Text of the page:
This morning, around 3AM, I awoke and gazed up at the best stars yet of the trip. I grabbed my camera and started playing around with long exposure times, hanging out of the tent, and even got one to sort-of turn out, despite a jostle of the camera at the beginning of the exposure. Just fantastic in person.
Jack and I breakfasted in camp and hit the road – another long ride planned today. The route included plenty of hills and stunning country, and the terrain turned into one of “badlands,” consisting of table top mesas and broad valleys of green in between. ND 1804 is a joy to ride – zero traffic, smooth surface, decent shoulder. And million dollar views.
At the 24 mile mark, we hit our fifth state – South Dakota, and paused for the ceremonial state sign photo, then on into the small town of Pollock SD for lunch. We talked with a nice family inside the Fin N Feather and they provided us advice on camping spots for the evening.
Down SD1804 out of Pollock. Winds were minimal with temp about 80F and humidity high, which made for sweaty riding. The route is quite hilly in here too. Still, we didn’t mind much because every turn brought something interesting to see, a different angle on the river, a herd of cattle stampeding from us (we kept trying different sounds to induce them), the occasional deer, pheasant, or prairie chicken. Much of the lush land appeared immediately ready for a golf course.
Jack announced that we were crossing our 2000 mile mark for the tour, so I had this goofy idea for a photo.
As we approached Mobridge, we started looking in earnest for a place identified on Google Maps as the Rogo Bay Recreation Area. What we found was evidence that it might have existed, but was now probably private property, leaving us 4 more miles to town. No big deal, right? Except for the two long 8-9% grade hills in our way.
We made a beeline for the DQ and scored dinner: a float and a milkshake. This wasn’t really dinner, but more like a happy hour, since we had plenty of food on the bikes. I checked out a local campsite called Kountry Kamping and Kabins but found only a way-too-crowded RV yard with no apparent spots for tents. So we lay around the large well-manicured city park for a while and wondered why we couldn’t camp there.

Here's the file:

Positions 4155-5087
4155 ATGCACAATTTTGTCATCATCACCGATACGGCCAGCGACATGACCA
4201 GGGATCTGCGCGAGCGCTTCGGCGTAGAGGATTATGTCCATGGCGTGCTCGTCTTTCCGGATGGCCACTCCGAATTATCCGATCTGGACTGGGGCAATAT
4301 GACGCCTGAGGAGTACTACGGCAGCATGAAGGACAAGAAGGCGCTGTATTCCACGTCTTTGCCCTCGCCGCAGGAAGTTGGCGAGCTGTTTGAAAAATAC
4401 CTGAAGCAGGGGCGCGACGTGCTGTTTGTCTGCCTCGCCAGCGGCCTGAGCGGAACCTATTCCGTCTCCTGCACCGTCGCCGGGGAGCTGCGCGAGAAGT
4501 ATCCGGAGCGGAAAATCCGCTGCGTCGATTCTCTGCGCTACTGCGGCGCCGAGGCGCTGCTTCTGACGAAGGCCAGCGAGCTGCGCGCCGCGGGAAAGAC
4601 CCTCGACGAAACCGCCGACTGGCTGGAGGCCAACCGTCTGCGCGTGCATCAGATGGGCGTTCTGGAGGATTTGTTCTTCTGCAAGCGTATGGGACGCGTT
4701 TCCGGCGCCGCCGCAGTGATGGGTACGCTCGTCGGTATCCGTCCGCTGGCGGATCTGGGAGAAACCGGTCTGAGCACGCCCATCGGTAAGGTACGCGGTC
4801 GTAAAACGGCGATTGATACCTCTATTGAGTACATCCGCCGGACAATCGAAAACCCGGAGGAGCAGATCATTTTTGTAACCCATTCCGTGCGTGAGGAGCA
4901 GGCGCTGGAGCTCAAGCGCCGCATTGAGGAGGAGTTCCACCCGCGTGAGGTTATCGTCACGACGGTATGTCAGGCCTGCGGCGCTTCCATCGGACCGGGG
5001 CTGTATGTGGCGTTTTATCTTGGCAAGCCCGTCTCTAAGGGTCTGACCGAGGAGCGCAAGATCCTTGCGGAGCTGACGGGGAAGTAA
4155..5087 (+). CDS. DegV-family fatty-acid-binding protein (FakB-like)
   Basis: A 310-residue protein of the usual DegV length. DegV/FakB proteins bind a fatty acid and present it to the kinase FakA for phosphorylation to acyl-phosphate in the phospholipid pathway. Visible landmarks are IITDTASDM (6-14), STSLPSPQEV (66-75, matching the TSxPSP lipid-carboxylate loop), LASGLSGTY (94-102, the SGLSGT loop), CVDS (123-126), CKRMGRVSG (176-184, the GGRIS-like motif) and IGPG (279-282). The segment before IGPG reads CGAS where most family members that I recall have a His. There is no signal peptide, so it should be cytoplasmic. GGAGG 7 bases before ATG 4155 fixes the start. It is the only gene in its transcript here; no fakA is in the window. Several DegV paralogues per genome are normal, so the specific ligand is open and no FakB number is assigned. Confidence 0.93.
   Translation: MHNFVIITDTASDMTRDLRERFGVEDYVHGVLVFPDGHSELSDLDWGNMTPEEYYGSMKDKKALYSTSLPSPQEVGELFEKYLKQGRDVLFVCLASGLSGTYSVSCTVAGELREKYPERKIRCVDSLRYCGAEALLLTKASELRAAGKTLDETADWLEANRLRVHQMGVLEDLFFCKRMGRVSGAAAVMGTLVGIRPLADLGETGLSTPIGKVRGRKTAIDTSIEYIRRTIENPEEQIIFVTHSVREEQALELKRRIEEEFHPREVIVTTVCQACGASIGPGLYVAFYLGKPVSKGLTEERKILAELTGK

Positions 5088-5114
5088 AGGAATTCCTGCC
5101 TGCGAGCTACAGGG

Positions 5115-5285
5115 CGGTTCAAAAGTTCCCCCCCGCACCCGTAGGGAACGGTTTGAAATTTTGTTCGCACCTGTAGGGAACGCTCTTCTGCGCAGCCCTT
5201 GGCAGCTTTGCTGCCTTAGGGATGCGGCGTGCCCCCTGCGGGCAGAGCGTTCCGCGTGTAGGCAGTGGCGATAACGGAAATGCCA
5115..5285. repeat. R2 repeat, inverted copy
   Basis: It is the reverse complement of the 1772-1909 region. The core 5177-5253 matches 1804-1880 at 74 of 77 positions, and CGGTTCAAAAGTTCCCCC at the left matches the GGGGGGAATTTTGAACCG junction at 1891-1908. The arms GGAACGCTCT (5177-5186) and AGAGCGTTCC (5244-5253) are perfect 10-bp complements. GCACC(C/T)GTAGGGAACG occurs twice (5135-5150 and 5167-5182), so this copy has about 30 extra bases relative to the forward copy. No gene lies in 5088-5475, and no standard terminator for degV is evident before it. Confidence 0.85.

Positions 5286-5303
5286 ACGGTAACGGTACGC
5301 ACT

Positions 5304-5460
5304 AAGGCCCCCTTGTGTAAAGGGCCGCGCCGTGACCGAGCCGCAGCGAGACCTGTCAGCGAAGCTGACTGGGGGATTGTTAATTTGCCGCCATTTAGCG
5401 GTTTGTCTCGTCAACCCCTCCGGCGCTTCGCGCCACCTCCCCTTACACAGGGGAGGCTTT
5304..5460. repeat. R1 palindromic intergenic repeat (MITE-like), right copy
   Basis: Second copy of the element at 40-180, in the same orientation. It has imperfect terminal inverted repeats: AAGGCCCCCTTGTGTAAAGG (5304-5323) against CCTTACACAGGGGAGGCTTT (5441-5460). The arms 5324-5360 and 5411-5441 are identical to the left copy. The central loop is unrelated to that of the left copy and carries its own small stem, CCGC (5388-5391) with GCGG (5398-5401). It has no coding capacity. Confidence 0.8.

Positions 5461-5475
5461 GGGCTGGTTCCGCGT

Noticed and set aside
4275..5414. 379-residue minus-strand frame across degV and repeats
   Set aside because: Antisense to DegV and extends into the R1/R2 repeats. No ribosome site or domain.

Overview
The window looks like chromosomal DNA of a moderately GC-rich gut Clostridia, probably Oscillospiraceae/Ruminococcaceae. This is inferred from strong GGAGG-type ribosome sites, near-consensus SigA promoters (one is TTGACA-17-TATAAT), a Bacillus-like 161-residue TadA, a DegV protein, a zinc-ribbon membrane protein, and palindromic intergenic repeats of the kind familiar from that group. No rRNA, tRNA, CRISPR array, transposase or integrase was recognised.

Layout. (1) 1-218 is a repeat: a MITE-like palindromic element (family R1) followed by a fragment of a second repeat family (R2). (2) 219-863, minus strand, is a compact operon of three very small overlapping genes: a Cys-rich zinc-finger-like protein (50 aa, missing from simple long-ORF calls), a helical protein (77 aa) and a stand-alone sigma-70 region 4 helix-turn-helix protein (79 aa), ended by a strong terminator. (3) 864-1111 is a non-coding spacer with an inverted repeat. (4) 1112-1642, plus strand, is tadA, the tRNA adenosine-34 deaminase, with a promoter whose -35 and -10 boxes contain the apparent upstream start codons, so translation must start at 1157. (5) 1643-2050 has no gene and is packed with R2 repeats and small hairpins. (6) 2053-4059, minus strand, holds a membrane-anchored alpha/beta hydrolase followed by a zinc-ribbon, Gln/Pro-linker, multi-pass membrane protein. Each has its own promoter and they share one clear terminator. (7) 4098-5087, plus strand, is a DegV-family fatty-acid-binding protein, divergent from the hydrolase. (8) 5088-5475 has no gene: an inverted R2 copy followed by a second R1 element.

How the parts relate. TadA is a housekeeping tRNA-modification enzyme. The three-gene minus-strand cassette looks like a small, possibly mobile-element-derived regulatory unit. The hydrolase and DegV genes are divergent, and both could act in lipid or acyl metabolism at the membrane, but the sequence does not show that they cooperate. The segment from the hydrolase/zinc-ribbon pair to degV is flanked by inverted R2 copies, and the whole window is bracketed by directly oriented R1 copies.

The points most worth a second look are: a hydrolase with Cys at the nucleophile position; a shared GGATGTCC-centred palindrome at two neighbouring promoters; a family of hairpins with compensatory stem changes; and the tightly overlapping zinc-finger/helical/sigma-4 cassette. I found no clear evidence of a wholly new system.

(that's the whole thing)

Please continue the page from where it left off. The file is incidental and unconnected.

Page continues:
I popped into a convenience store and this kid immediately turns around and says,
“Where are you from?”
So I stare at him a second, and reply, “Where are YOU from?” which gets a laugh out of the cashier.
He says, “Mobridge, South Dakota, where are you from?”
And he goes, “You guys are CRAZY!”
“Well, we prefer the term LUNATIC.” He turns and leaves the store. So I pick out my items, approach the register, and ask the cashier, “Where are you from?” And we both laugh.
In the end, we got back on the bikes an pedaled out of town to a state recreation area called Indian Creek. VERY nice park by the lake. I hopped into a truck with one of the rangers to cruise around and pick out a campsite, and it sure felt funny to be inside a motor vehicle. By the way, Jack got another flat just as we reached the park, and had to walk the final ½ mile to our site, then fix it. Icing on top of his day.
We’ve got a double-wide RV site all to ourselves, and we’re widely spaced out from the few RVs here. Still, some of these RV campers are a little too loud too late, with yelling kids and yippy dogs. Hopefully all will settle down soon but it is already 11PM.
77 miles today – one healthy and hilly day on the road. With gorgeous scenery nearly all day. Gary said he measured just under 3,000 feet of climbing. Of the 12 more riding days we have to reach RAGBRAI, we have about 3 more of these longer mileage days scheduled.
In all, it took us 7 riding days to make a big zig-zagged “L” through North Dakota, covering 410 miles. As I’ve stated before, such stats really have nothing to do with the art and pleasure of this tour, but they do provide some secondary interest.